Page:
When the city’s three new council members are sworn in on Tuesday, they will be a part of the biggest turnover on the panel since 1925.
But the current revamping is taking place under vastly different circumstances than 70 years ago, when Anaheim experienced the worst political turmoil in its history.
It was during that time that four members of the Ku Klux Klan were forced off of the City Council (then known as the Board of Trustees) in a recall election. The four men had been elected in 1924 as part of a slate secretly sponsored by the Klan and had served for 11 months, according to newspaper accounts.
“It really was a rough time in the city’s history,” said 82-year-old Anaheim resident Elizabeth Schultz, whose uncle was head of the city’s water department during that era.
“I remember my uncle telling me that his employees had to carry shotguns in the streets for protection because the city was so divided over the klan,” Schultz said.
After they were elected to the panel, the klavern’s presence in city government was quickly evident. The letters KIGY--for Klansman I Greet You--were painted on major streets entering town to assure visiting KKK members that they were on friendly turf.
The Anaheim klavern concentrated much of its efforts into politics. Since there were few minorities living in Anaheim at that time, the klan was limited to opposing Catholicism and bootlegging, both of which were plentiful in Anaheim.
“It was more of a religious thing,” said 82-year-old Lecil Slaback of Silverado Canyon, whose uncle, Aaron A. Slaback, was among the klansmen ousted from the council.
“He was not a racist,” Slaback said of his uncle, who ran a grocery store downtown. “He was a kindly, pleasant man and very soft-spoken. All of this was just part of politics.”
Aaron Slaback was among the local residents who apparently were influenced by the Rev. Leon C. Myers, who arrived in the city in 1922 to lead the First Christian Church of Anaheim, which provided a major boost for the klan.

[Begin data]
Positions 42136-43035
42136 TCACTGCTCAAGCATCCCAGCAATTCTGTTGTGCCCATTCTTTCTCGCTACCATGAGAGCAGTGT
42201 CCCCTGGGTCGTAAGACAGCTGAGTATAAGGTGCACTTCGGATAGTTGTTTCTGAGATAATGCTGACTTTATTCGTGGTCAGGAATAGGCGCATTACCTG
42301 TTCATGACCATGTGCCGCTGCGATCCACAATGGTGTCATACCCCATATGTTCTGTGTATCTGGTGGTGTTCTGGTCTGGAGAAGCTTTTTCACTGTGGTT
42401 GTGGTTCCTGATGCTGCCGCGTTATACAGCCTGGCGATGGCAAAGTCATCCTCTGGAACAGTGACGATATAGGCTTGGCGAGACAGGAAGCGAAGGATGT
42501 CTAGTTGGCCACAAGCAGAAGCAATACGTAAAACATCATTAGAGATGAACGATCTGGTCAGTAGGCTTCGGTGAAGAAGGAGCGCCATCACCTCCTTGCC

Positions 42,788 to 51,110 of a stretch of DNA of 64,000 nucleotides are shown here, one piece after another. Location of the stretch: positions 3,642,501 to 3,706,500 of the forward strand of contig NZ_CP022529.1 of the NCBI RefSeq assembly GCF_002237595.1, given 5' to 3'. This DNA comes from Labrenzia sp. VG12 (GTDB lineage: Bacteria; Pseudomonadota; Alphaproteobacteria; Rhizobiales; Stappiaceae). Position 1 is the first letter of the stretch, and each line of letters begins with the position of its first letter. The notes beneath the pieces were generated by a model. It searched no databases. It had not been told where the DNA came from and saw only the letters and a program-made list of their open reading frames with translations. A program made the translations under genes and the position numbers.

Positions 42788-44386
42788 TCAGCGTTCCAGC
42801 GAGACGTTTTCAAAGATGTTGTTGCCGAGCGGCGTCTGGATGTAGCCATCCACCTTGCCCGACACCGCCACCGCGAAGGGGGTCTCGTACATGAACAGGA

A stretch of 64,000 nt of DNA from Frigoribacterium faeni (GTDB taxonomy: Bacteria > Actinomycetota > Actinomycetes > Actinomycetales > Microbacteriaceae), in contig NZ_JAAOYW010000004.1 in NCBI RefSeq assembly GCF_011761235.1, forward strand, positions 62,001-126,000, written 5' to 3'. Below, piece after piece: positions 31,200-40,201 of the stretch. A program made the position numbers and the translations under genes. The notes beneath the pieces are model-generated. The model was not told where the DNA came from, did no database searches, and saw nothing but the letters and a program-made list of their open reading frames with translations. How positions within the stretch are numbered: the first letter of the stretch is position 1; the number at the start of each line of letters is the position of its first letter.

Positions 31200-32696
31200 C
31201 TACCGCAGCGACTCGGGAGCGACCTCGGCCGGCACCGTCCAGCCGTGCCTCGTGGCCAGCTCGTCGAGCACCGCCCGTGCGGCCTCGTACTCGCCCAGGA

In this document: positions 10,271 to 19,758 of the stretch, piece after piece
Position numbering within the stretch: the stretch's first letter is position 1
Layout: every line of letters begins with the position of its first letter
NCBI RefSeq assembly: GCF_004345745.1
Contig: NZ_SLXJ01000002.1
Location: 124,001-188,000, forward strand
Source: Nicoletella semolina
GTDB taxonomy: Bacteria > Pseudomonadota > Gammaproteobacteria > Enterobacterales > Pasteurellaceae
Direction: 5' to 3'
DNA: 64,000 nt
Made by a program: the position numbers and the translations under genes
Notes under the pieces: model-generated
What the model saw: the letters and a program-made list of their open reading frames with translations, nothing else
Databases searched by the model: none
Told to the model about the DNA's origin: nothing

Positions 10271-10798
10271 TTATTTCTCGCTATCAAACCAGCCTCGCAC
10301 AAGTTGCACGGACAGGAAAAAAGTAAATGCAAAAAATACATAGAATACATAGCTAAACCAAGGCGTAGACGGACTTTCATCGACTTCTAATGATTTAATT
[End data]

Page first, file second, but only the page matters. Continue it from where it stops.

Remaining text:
Myers formed a men’s Bible study group, which became the foundation for the klan in the city, and he used his pulpit to push membership.
During the height of their power, the Ku Klux Klan had an estimated 300 members in Anaheim out of a population of about 10,000. They patrolled city streets in their robes and masks, stopping and interrogating citizens, and once burned a large cross in front of St. Boniface Roman Catholic Church.
Anaheim was being advertised as a model klan city and was selected as the sight of a huge KKK rally that attracted about 20,000 people from all over California.
It was at this point that opponents became more determined than ever to rid the city of the klan, and hostility between the two forces reached a new high.
Anti-klan residents had formed a group called USA Club--for “Unison, Service, Americanism"--and backed a slate of successful candidates in the statewide primaries of 1924. This would be the first of several major blows dealt to the klan by the USA Club.
The City Council then went under attack for ordering the removal of a flag and flagpole from the main intersection in town. This furor escalated when a leader of the anti-klan forces bought a membership list of the local klavern.
The list, which was distributed throughout the town, included the names of the four councilmen, nine of the 10 members of the Police Department and several other city officials.
Soon after, recall petitions against the four councilmen were circulated.
The bitter battle pitted Anaheim’s leading newspaper, the Plain Dealer, which supported the Klan’s candidates, against the Anaheim Bulletin and the Anaheim Gazette.
On the day of the recall election in February, 1925, 95% of the city’s registered voters turned out at the polls, which were guarded by city police, sheriff’s deputies and district attorney inspectors.
The klan suffered a resounding defeat with each councilman losing by more than 500 votes. At the same time, the klan’s attempt to recall the lone anti-klan councilman failed.